17. Baltimore Ravens (3-1): Tough loss in New England, but a good showing. Despite a number of problems and mistakes, the Ravens were just yards away from a victory in the game’s final moments. The defense did an acceptable job defending against Tom Brady and his receivers. Still waiting for and expecting this team to get back to its ground-game roots. Next Game: vs. Bengals (3-1) Cincinnati Bengals (3-1): The Bengals barely escaped the Browns in Cleveland on Sunday, winning in overtime on a Shayne Graham field goal. Still curious how the Bengals failed to run away with the game, though, as they h
  18. Tony Fein, a member of the Baltimore Ravens during the 2009 preseason, died Tuesday morning in Port Orchard, Wash., according to his agent. No immediate details were available concerning Fein’s death, his agent, Milton D. Hobbs, said. Fein, 27, was an undrafted rookie free agent who was released by the Ravens during final cuts on Sept. 5. Fein was an Iraqi war veteran. View the full article
  19. Ravens linebacker Ray Lewis and Safety Ed Reed will not be fined for their post-game remarks criticizing the officials in the team’s 27-21 loss to the Patriots. Read more here. Quite a surprise, actually. Lewis in particular just went off on the officials in the game. But in reality, both players were criticizing the league’s recent moves to protect quarterbacks. As Lewis sees it, the new rules and interpretations make it impossible for a player to hit a quarterback without getting flagged. No word yet on whether John Harbaugh will be fined for his in-game tantrum, which drew a personal foul,
  20. Fair is Fair. It’s been pretty well documented elsewhere, but the Ravens simply didn’t do the right things to win Sunday’s game. Somehow, though, at game’s end, the Ravens were still just yards away from winning (or perhaps just one Mark Clayton catch away). All told, that says a lot of good things about the Ravens. For as poorly as they played (from special teams to penalties), they were still right there with a chance in the final moments - and not a hail mary chance, a legitimate chance. Today as power rankings are released we’re already seeing the Ravens fall a bit, but not too far. ESPN h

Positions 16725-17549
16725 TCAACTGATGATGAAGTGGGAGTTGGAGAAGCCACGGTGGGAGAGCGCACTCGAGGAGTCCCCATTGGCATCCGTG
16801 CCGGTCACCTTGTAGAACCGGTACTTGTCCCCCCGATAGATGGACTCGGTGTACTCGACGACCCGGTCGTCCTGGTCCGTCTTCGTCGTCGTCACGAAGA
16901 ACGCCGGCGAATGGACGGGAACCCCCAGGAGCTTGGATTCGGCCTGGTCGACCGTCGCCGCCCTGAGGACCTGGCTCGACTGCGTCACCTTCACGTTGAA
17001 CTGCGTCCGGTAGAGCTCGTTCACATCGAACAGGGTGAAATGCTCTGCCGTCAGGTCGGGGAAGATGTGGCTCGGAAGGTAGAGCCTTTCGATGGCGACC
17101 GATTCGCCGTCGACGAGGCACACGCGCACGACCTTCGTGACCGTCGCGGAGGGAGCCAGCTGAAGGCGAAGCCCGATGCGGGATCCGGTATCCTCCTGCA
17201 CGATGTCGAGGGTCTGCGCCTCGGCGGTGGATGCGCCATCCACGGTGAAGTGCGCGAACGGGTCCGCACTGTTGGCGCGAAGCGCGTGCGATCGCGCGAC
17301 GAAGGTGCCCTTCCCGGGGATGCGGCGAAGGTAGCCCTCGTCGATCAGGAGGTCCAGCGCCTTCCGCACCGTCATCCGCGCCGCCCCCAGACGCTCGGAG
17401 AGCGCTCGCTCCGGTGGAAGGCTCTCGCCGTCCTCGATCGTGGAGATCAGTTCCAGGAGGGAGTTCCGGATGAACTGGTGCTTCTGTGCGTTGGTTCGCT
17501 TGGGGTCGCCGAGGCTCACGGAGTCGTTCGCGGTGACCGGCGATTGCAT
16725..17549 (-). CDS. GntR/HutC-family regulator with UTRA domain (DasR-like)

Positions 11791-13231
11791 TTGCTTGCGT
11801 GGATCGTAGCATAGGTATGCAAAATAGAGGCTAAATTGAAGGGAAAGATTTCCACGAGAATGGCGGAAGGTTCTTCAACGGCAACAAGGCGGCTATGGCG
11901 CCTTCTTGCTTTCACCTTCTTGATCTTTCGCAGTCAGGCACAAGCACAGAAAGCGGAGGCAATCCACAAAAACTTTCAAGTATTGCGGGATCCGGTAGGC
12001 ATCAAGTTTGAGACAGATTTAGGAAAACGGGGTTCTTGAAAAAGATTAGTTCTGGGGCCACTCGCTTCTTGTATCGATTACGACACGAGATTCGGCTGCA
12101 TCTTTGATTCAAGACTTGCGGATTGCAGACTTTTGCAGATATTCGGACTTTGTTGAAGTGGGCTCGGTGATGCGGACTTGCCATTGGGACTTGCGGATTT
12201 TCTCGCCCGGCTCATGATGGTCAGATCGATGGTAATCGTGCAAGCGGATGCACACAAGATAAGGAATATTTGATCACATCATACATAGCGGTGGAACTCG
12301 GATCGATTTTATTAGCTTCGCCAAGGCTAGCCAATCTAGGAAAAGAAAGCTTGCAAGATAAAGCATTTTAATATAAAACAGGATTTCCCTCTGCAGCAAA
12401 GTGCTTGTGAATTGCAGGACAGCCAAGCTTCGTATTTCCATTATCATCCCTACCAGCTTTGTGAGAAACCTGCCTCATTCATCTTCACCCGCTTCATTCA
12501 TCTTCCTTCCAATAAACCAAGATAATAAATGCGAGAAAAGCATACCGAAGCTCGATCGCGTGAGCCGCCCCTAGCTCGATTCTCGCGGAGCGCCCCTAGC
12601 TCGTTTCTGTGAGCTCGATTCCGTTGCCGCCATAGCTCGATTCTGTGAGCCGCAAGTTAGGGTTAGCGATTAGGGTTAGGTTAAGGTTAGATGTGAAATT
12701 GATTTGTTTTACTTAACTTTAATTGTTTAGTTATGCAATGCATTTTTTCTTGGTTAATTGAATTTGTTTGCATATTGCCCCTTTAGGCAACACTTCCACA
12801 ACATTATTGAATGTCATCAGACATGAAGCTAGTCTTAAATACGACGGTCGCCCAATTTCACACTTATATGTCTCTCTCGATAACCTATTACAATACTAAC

21. Offensive Game Ball: Ray Rice. Rice ran for more than 100 yards on just 11 carries, including a 50 yard run that set up the Ravens third touchdown and made it a three point game. Rice also gets the game’s underused game ball for only seeing 11 touches. Even 10 carries for 50 yards sounds good (Rice’s numbers minus his big run), so we all have to be wondering why Cam didn’t put the ball on the ground more. Feelin’ Fine Ball: Ray Lewis. Because I’m feeling a fine coming his way for his post game remarks. I didn’t agree with every call on the field out there today, but the Ravens need to learn ho
  22. I’ll get to a more complete review of the game tomorrow, along with our not-so-standard game balls. But for now, it’s time to play something we like to call The Blame Game. Offensive Play Calling / Cam Cameron: 40%. Dear Cam, take a look at the numbers. Your offense ran the ball just 17 times for more than 100 yards, averaging 6.8 yards per rush. Meanwhile, you threw the ball 47 times for 264 yards, averaging just 5.6 yards per attempt. What does that mean? That our rushing game was actually far more effective than our passing game. I don’t know that anyone thought the winning team in this gam
  23. Three Predictions 1. The Ravens will score at least 25 points. My actual bet is 30 or more, but after a weak showing in the predictions game last week (or rather, missing my two hundred yard rushers) I’ll go easier. Did you hear Joe Flacco on Mike and Mike in the Morning the other day? He sounded so cool, so collected, so confident in this team’s abilities; it was astounding. Mike Greenberg even said post interview that he regretted not picking the Ravens for the Super Bowl because Flacco clearly had it all. The Patriots cannot, will not stop the Ravens as easily as they assume. 2. Randy Moss
  24. Ravens Rush vs. Patriots Defense The Ravens bring one of the league’s best rush attacks to New England. Everyone should be used to this by now. Despite throwing more than they’ve run in their three games this season, the Ravens rushing attack is still ranked 5th in the league. They also lead the league in rushing touchdowns. New England’s rush defense is much improved from last year, ranking 10th in the league presently and having allowed just one rushing touchdown. But the Patriots will struggle to contain the Ravens flexible rushing attack and formidable offensive line. Edge: Ravens (+2) Rav
  25. 1. These may not be the Patriots of 2007, but they are still the Patriots. These Patriots may have lost a game early to a team they usually dominate, and they may have struggled against a questionable Bills team, but they are still the Patriots. Tom Brady is just three games in to a recovery that many times can take a full season, or more. And yet, last week against Atlanta, the Patriots we all fear showed up and dominated a familiar Atlanta Falcons team. Familiar why? Because they are built around a stud second-year quarterback, a dominant run game, and a stout defense. Sound familiar, Ravens